broad, flowerless lawns! And this immense building, that has the air of a barrack or a prison, and where, from behind each window, a pair of eyes seems to be spying you.
The sun is warmer, the fog has disappeared, and the view of the landscape has become clearer. Beyond the plain, on the hills, I perceive little villages, gilded by the light, and enlivened by red roofs. The river running through the plain, yellow and green, shines here and there in silvery curves. And a few clouds decorate the sky with their light and charming frescoes. But I take no pleasure in the contemplation of all this. I have now but one desire, one will, one obsession,—to flee from this sun, from this plain, from these hills, from this house, and from this fat woman, whose malicious voice hurts and tortures me.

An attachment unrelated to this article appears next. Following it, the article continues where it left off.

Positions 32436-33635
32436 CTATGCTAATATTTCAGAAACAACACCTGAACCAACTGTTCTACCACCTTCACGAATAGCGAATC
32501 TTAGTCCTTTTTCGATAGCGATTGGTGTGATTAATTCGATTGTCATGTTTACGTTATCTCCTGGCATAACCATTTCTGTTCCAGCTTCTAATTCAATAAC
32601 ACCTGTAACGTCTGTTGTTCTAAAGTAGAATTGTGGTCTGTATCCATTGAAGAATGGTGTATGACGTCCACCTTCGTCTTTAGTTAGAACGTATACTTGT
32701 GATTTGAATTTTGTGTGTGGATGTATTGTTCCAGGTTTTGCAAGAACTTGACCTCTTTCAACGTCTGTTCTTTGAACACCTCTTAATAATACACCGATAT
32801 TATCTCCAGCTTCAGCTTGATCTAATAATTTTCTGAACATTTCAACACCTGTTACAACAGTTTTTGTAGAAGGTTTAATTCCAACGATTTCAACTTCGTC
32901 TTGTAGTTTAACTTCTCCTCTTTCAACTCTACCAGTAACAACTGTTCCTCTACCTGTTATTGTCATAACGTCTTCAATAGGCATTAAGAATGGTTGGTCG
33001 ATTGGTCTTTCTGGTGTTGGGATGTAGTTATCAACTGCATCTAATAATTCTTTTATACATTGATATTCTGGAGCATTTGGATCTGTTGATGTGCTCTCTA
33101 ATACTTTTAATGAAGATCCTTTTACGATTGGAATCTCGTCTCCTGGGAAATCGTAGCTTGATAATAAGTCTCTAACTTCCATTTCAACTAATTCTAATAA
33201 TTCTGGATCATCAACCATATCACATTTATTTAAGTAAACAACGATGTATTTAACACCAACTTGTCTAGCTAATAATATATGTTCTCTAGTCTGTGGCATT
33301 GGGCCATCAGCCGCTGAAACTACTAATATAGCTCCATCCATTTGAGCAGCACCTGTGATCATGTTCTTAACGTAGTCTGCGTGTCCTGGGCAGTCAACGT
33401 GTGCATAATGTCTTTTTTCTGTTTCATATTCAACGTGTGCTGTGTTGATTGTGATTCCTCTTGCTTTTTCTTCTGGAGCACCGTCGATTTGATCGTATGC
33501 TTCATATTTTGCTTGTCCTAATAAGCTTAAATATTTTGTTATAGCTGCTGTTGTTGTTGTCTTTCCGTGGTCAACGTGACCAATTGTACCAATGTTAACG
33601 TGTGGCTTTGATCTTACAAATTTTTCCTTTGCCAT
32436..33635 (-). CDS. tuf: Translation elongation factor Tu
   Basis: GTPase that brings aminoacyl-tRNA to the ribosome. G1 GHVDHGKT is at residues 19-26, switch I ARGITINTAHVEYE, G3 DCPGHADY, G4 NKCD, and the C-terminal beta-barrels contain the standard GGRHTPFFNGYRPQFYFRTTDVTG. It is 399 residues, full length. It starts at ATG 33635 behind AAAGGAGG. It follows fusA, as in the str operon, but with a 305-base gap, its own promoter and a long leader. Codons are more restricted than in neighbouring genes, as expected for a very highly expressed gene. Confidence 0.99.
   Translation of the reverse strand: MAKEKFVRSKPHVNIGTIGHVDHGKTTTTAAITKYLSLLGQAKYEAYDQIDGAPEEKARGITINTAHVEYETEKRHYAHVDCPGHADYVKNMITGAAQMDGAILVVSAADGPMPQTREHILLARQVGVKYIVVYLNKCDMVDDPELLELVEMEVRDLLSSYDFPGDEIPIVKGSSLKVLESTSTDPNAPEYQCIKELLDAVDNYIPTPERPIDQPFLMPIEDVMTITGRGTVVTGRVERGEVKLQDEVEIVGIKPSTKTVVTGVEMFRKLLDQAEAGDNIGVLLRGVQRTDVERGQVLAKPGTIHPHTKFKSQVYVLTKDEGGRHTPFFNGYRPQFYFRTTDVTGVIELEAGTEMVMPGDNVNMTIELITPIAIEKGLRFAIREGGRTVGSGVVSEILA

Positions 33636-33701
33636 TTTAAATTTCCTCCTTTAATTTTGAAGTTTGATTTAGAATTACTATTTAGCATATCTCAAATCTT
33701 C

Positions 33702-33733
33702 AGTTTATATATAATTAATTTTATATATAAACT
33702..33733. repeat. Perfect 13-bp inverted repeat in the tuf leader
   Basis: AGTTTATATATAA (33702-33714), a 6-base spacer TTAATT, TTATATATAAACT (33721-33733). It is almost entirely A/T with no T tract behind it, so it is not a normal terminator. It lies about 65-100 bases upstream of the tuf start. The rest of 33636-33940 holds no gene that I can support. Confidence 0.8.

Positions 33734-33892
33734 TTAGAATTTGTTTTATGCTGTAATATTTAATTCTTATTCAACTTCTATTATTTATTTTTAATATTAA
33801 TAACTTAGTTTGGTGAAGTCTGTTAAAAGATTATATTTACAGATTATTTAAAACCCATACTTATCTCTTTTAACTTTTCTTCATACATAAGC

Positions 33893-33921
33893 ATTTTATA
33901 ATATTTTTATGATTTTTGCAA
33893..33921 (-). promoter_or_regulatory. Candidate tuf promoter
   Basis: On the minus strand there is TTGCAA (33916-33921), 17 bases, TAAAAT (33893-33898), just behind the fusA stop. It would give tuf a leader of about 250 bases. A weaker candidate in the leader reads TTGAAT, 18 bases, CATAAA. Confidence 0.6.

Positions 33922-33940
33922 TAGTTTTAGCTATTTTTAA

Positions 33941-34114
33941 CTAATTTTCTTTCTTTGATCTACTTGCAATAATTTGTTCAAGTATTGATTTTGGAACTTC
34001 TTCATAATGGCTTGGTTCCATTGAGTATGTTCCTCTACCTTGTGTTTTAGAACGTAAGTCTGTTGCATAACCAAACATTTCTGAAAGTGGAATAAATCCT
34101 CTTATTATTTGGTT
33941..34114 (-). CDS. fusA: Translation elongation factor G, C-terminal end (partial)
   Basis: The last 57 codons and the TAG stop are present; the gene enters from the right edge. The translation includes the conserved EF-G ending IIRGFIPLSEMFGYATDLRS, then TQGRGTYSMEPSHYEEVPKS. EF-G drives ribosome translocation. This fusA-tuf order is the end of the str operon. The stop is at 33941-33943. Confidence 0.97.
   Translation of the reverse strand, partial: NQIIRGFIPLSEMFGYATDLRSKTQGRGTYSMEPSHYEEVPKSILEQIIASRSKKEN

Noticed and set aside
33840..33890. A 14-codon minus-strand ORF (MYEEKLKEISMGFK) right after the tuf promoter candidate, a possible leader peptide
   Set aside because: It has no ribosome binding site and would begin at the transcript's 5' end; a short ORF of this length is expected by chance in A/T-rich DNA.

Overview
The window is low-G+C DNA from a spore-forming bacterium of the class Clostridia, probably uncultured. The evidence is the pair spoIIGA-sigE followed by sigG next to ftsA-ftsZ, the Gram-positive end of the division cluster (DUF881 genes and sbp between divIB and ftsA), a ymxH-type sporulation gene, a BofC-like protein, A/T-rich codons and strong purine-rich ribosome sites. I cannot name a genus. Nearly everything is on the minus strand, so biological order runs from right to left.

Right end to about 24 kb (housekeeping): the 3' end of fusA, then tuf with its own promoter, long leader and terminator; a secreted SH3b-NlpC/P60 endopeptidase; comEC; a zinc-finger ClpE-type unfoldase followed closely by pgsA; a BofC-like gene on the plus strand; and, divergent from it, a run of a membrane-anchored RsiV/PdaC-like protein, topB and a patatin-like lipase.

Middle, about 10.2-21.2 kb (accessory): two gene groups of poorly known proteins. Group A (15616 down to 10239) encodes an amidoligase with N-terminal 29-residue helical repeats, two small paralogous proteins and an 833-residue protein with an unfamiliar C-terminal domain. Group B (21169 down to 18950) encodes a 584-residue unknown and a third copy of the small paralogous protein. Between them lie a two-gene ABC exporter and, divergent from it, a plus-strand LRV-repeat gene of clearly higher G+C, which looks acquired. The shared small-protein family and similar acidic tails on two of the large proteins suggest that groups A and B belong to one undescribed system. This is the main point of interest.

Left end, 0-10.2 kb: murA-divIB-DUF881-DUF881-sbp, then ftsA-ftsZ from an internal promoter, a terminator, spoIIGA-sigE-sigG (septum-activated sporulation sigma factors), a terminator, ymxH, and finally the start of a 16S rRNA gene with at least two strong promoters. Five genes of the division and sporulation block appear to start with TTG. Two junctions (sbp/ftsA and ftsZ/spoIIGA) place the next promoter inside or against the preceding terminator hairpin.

At last she gets ready to leave me, takes my hand, and presses it affectionately in her fat fingers gloved with mittens. She says to me:
"And then, my little one, Madame Gouin, you know, is a very amiable and very clever woman. You must go to see her often."
She lingers longer, and adds more mysteriously:
"She has relieved many young girls. As soon as they are in any trouble, they go to her. Neither seen or known. One can trust her, take my word for it. She is a very, very expert woman."
With eyes more brilliant, and fastening her gaze